Fees for no service and non-compliant advice hit $1.86bn

  • By Elizabeth Fry

Six of Australia’s largest banking and financial services providers have either paid or offered $1.86 billion in compensation to customers who suffered loss because of misconduct or non-compliant advice, according to the corporate watchdog. 

AMP, ANZ, Commonwealth Bank Macquarie, National Australia Bank, and Westpac undertook the review and remediation programs to compensate affected customers because of two major reviews by the Australian Securities and Investments Commission. 

ASIC commenced the reviews to investigate the extent of failure by the institutions to deliver ongoing advice services to financial advice customers who were paying fees to receive those services. The regulator also examined how effectively the institutions supervised their financial advisers to identify and deal with ‘non-compliant advice’.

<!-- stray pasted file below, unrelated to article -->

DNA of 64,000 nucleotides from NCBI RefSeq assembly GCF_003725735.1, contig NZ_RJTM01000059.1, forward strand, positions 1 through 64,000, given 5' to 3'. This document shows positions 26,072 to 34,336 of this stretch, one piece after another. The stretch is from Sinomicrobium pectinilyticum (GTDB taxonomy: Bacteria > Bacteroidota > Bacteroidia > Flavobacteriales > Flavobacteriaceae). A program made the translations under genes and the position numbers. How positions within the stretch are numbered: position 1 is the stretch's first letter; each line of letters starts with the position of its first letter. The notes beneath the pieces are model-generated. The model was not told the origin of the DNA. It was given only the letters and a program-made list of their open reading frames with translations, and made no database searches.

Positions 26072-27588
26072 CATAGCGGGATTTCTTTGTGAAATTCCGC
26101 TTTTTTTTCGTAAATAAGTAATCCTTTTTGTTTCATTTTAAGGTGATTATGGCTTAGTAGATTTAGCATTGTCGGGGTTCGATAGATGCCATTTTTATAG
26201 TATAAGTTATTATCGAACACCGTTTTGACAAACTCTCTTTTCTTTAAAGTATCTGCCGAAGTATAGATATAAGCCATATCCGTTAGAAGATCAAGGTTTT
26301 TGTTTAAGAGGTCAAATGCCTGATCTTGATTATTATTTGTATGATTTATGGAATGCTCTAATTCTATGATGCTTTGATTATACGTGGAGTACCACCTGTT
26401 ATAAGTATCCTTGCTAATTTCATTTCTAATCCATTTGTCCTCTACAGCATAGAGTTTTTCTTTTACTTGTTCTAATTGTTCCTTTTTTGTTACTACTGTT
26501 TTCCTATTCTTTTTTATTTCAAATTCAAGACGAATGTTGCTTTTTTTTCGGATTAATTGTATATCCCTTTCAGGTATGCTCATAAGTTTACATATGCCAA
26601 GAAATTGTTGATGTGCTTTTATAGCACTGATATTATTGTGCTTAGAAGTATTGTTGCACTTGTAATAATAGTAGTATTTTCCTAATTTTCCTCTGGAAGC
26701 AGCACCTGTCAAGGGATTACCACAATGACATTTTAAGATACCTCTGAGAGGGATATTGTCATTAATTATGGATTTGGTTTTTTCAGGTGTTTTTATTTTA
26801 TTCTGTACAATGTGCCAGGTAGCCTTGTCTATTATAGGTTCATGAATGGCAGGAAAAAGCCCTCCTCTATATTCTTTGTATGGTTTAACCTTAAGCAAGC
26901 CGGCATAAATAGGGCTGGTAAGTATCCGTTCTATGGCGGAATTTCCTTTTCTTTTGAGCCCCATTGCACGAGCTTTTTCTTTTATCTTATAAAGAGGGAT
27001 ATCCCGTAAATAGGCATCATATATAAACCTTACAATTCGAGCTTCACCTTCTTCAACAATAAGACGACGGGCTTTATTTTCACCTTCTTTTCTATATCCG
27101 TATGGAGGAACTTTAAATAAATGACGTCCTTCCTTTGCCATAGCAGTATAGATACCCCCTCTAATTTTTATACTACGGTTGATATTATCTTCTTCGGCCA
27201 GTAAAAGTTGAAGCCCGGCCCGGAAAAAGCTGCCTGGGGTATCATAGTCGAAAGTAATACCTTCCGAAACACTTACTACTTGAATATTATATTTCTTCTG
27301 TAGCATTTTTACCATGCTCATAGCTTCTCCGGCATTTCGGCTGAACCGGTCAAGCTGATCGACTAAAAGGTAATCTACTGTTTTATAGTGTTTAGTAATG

The issue of charging for advice that customers did not receive was uncovered by the Hayne royal commission. When the Hayne report was delivered in 2019, many advisors quit the industry because of heavier regulatory compliance rules. 

Westpac has paid or offered to pay out the most compensation for fees-for-no-service misconduct since 2016, according to figures released by ASIC. The lender refunded $578.4 million to customers who paid for advice that they never received and $51.7 million for providing non-compliant advice. 

NAB handed back $556.1 million for misconduct and $80 million for non-compliant advice and for CBA those figures were $169.3 million and $9.35 million. The last of the big four banks, ANZ refunded $96.9 million for charging fees-for-no-service and $44.70 million for non-compliant advice.